Gillespie: I was so thrilled he was actually attached to the project before I came on board, but I thought he was the perfect choice and the exciting part of it was you seen Jon doing his dramatic work in Mad Men and films like The Town and you've seen him do his comedy in Bridesmaids and Saturday Night Live. But he hasn't seemed to do it all in one film and this opportunity with Tom's writing I knew everything that he gets to do and there's so few actors that can do that, between the comedy and the drama, and keep you invested in the character and the scene. I was so excited to be able to do it with him. He's amazing with it.

Alan Arkin is a film legend. What was it like I mean he's one of my favorites. Tell me about stories working with him. I couldn't imagine anybody else in the role.

Gillespie: When I heard he was interested I was thrilled and then in the best possible sets he really did his homework on his character and making sure that he felt integral to what was going on and he really elevated that material in the best possible sense and we talked a lot about that final scene and Alan got to work on it with us, which was great, which is in a diner, which is one of my favorite scenes in the film.


He makes it work, yeah. Paxton is another great one. You just believe he is a baseball coach.

Gillespie: Again, everybody did their homework, which makes my life so much easier and Bill like on his own, he went down and met with Tom House and really studied him in the way that he works and we talked about it and Tom has this very quiet, unassuming, nurturing way about him and we really wanted to capture that on film. So we both worked really hard to buy that. [Paxton captured] what you think of a typical coach. You know, the pushing the kids. And all the way down to the sun tan and everything. The glasses. He really worked it, encapsulating that character.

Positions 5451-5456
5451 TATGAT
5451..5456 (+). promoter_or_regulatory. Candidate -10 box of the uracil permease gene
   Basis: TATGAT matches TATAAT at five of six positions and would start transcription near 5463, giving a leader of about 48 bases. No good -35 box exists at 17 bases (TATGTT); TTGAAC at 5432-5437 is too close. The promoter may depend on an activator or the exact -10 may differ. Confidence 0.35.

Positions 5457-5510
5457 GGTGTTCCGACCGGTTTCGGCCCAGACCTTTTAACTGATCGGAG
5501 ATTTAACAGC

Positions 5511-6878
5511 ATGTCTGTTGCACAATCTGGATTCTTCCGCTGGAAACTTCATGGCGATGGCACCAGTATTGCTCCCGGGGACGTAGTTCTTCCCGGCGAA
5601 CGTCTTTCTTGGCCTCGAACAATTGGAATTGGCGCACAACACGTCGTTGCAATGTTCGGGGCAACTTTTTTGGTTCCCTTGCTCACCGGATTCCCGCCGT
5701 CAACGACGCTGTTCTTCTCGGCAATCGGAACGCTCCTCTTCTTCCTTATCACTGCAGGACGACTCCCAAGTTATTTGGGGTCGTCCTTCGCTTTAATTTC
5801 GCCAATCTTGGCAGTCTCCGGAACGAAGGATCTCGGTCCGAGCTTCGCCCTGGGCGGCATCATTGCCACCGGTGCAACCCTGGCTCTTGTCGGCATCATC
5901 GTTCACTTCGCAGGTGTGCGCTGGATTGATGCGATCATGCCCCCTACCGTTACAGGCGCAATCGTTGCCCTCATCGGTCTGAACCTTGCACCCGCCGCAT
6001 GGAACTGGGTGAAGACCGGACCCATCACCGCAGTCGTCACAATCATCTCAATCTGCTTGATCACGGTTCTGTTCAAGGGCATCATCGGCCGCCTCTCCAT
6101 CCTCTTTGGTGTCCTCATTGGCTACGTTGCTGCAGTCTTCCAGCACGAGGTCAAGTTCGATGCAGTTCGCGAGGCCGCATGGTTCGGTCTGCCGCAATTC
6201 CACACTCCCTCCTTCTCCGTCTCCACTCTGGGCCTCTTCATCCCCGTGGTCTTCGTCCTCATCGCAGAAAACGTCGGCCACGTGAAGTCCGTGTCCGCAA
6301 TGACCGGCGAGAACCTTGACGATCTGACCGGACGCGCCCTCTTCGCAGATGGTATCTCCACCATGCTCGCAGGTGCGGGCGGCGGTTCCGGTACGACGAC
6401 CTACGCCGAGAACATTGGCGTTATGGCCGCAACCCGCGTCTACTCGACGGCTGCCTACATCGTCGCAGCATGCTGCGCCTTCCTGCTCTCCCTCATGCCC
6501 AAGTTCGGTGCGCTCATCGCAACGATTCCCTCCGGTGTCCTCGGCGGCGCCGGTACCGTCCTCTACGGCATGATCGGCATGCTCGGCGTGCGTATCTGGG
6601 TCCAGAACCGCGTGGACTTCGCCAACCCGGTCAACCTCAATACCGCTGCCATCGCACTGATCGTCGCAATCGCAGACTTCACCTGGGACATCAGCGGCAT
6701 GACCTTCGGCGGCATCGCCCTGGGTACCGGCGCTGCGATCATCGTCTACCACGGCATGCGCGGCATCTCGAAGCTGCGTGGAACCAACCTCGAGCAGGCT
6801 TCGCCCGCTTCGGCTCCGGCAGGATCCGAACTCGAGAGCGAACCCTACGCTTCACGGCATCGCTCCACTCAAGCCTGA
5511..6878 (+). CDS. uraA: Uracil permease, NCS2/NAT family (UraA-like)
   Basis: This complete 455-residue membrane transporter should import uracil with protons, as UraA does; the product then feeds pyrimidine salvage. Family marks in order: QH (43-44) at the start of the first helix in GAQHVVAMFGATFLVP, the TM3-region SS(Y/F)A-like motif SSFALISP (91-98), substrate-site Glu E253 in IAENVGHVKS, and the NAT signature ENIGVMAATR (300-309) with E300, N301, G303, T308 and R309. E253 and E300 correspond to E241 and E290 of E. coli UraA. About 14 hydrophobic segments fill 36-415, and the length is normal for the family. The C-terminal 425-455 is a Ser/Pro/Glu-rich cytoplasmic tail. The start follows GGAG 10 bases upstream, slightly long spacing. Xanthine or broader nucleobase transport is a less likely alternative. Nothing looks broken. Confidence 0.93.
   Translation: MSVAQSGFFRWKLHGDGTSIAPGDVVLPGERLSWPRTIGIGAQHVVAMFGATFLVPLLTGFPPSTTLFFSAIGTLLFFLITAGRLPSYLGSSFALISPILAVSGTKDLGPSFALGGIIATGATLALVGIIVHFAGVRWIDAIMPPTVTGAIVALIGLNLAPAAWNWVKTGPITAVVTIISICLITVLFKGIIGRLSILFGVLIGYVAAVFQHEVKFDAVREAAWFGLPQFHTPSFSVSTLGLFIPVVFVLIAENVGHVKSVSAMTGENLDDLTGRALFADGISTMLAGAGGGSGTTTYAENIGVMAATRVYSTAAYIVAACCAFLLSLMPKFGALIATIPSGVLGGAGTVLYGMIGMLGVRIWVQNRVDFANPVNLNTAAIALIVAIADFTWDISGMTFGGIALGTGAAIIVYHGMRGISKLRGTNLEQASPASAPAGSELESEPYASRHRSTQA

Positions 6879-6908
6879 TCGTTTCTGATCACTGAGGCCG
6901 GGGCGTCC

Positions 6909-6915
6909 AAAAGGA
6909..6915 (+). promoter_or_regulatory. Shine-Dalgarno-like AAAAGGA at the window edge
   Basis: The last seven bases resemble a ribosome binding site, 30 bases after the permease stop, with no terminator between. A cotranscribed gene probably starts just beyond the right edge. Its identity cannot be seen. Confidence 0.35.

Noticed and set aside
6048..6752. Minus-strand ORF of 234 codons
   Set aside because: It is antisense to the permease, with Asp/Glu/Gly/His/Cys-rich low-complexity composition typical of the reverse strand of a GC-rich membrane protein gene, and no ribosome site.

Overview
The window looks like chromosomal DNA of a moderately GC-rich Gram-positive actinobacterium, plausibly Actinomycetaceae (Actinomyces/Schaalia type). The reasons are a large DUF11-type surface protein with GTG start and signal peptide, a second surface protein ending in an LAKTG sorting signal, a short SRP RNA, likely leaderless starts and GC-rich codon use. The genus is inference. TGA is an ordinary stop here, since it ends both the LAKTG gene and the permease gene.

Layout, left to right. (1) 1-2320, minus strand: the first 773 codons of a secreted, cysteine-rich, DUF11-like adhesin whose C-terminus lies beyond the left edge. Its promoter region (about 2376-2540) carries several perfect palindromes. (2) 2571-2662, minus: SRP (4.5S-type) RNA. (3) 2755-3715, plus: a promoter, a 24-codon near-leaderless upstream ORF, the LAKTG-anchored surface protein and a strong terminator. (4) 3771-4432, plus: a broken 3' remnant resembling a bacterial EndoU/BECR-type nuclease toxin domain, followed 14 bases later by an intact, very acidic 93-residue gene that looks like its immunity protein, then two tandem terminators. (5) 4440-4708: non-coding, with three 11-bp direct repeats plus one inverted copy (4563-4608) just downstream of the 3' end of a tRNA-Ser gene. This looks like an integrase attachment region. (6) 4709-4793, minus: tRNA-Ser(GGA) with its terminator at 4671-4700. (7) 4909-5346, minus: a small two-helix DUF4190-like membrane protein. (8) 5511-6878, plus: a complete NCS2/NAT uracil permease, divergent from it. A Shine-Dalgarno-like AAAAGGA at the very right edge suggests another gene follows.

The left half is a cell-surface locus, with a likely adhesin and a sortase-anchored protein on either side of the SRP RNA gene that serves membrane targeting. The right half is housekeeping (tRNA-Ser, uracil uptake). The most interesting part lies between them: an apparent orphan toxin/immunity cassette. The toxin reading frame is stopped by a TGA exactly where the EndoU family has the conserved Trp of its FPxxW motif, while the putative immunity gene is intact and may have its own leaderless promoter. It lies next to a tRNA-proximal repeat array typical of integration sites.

Was it challenging to find the right actors to play the ball players because that's pivotal that you have the right guys.

Gillespie: We really tried to, as Tom and I talked about the script, we really tried to differentiate the two boys and not make them just always feel like the boys.  We differentiated in a sense that it was just lightness to Rinku and he didn't feel the pressure and we ran with that notion in that sense and there's just a playfulness to him that Suraj Sharma really encapsulated for me.  [I] watched his performance in Life of Pi so we were fortunate enough to offer him the role and he came on board. [To] find his counterpoint, [we conducted] extensive casting in India. We really wanted our Indian cast to be from India. I felt there is an authenticity in terms of the language that they're speaking and just seeing their body language that you see on the screen. And so we narrowed it down to five guys and then they all auditioned with Suraj Sharma.

Lake Bell is great. Her character, if this was just a movie not based on a true story I'd be like that character would never get together with Jon's character in real life. And then you find out it's not quite how you thought. Can you talk about that relationship in the movie?


That was the hardest role to cast because at the foundation of this you've got to believe that love story or the movie's not gonna work. Jon is not a likeable character for a large portion of the film. And he's an intimidating character and Jon Hamm is an actor with a strong presence. Trying to find a woman that could really stand up to him and really put him in his place and do it with a light touch it was a tricky thing to try and balance. Also, the plausibility that he's not noticing her for the first part of the film. It was a long process trying to figure that out and then I saw Jon had [chemistry with Bell] as well. And I just loved the film and she encapsulated so much of what I was looking for and then I was thrilled and we managed to get her.     

Check out IAR's exclusive video interview with Jon Hamm by following this link.

We also have an exclusive video interview with Lake Bell, as well an exclusive video conversation with both Bill Paxton and Alan Arkin.

Finally, to see the real-life JB Bernstein and Rinku Singh in an exclusive IAR interview, you can follow this link.

Million Dollar Arm is now playing at a theater near you!